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Germain: Agree with all of that. As a bigger John Hughes fan than Prince fan, I enjoyed that section more, especially because the references felt a little more obscure than “Get the Raspberry Beret to drive the Little Red Corvette.” If I get Prince references, they aren’t good Prince references. But the whole Robert Downey Jr. was almost Ducky so you need to find him in Weird Science and give him the old script thing? Way too long and elaborate, but my kind of nerdy. I even may have gotten a tad emotional when they go to Hughes’ house. But that’s the sap in me.

Beth: That’s sweet! And it was a nice moment of “meeting your hero” that contrasted with the Halliday stuff.

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There is one thing from your review I wanted to discuss a bit more, and that’s Kira. AKA the “Seven Shards of the Siren’s Soul” quest goal. You mentioned that focusing on her arc, lost to gunter history, shows that Cline is recognizing his weakness with female characters. Do you think it worked?

Germain: Oh, absolutely not. I think it’s like we mentioned above. “In theory” it would have worked. But the execution and way that Halliday treats her really dials that back. Plus, though we see everything through Kira’s eyes, it still feels more like Og’s story in a way? Yeah, the whole emotional connection to Kira and boosting her up as one of the true architects of the OASIS didn’t land for me. I’m very curious to hear your thoughts.

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Beth Elderkin: My thoughts exactly. Like, in my previous essay about Cline’s problems with female characters in RP1, I mentioned how the biggest problem is that the book’s world is filtered through the interests and lens of one male character: James Halliday (and, by extension, Cline himself). That means everyone else shares that same filter. This is exactly what happens with Kira in RP2, and it’s probably the thing that infuriated me most about this book. He didn’t fix the one thing he needed to really badly.

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We’re not seeing Kira’s memories—we’re seeing what Halliday wants us to see from them. Halliday mapped her digital consciousness (without her consent) and hand-picked the memories that Wade experiences on his quest. Therefore, every scene we experience with Kira is through Halliday’s gaze. In all of the memories, she’s with Ogden, Halliday, or both. We never see her by herself or doing something Wade doesn’t already know about from Ogden’s memoirs. After seven quests about this woman, we don’t learn anything about who she is as a person because Halliday doesn’t care about who she is apart from them. It’s still his story, not hers.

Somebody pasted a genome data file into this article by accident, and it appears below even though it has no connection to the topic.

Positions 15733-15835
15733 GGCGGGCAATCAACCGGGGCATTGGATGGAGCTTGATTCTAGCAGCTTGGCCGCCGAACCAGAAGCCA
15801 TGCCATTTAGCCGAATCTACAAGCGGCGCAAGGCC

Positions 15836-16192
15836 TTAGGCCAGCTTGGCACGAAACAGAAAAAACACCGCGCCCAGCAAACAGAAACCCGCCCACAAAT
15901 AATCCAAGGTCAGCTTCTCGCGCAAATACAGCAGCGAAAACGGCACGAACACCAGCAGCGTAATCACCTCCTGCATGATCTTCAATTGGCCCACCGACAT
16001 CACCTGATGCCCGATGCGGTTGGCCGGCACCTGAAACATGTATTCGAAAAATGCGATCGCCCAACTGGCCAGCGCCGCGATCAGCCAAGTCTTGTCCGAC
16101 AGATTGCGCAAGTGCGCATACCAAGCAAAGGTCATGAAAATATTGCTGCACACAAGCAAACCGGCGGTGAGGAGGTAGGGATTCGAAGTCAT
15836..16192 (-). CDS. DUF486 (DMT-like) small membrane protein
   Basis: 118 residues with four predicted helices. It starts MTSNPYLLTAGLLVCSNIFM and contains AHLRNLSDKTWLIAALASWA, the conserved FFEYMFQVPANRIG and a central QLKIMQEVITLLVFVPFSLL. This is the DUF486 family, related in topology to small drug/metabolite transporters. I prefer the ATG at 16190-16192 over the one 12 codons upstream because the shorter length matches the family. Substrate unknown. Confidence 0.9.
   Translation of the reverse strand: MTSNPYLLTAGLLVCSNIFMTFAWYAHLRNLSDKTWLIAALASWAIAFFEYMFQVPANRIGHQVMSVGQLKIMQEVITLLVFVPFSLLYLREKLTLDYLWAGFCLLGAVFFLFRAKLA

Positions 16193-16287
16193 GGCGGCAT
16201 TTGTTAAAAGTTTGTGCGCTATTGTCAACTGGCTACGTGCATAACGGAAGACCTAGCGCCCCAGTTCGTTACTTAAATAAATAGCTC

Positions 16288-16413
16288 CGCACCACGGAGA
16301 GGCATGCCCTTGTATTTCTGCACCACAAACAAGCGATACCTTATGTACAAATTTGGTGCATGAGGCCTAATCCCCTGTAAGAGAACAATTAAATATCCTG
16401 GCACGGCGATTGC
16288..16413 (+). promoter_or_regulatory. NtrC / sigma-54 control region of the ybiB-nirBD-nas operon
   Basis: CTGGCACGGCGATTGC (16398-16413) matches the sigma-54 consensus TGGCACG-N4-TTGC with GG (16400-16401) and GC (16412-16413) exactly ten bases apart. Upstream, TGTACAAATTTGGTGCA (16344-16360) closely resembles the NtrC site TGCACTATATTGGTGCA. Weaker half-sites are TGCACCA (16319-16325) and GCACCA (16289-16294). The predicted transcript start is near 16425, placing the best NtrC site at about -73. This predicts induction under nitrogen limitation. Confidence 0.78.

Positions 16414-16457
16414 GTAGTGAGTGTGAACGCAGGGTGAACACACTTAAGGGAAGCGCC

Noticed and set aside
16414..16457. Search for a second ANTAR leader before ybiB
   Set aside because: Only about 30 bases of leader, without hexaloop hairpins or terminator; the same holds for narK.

I get the purpose: Wade and the audience are supposed to be learning the lesson Halliday did. But women don’t exist to teach men a lesson. It turns us into props, not people. A literal trophy to make a guy feel bad about his sexism. This was a problem Cline had in Ready Player One, and one we see echoed in Ready Player Two. Cline may have “seen” the error of his ways, but he sure as hell didn’t change them. And it’s so frustrating! Especially since the ending message is: “It’s fine that he did this because I’m immortal now.”

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Germain: Right. I think I was giving Cline the benefit of the doubt throughout, hoping he’d stick the landing, but when it’s revealed that Halliday basically stole her consciousness, trapped it to talk to behind his friend’s back, then broke it into seven pieces so that she couldn’t be together again, I was like “Holy shit this is rough.” I think by the end of the book you’re supposed to forgive Halliday a little bit but I did not. I think Halliday is a fucking dick.

Beth: Apparently, all it takes is a 30-minute ONI scan to upload your whole consciousness into the digital world. Who’da thunk?

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I still can’t get over the ending of this thing. Out of nowhere, it becomes about The Singularity and digital immortality, and the story ends with Wade and his friends giving themselves virtual afterlives and jettisoning off into space—promising to one day share the ONI’s capabilities with the world. Do you think this was Cline’s original planned ending? To be honest, I kinda don’t.

Germain: I honestly have no idea what to think about the ending. The idea that Halliday created this method of resurrection was “okay” at the start. There was some meat to explore there. But once he chooses people to go aboard his spaceship with embryos and they HAVE FRIENDSHIPS WITH THEMSELVES I was more creeped out than curious.

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Beth: I HAVE SO MANY QUESTIONS ABOUT THIS TECHNOLOGY AND ALL OF THEM ARE BAD. I’m just gonna list them here because I’m dying, Germain.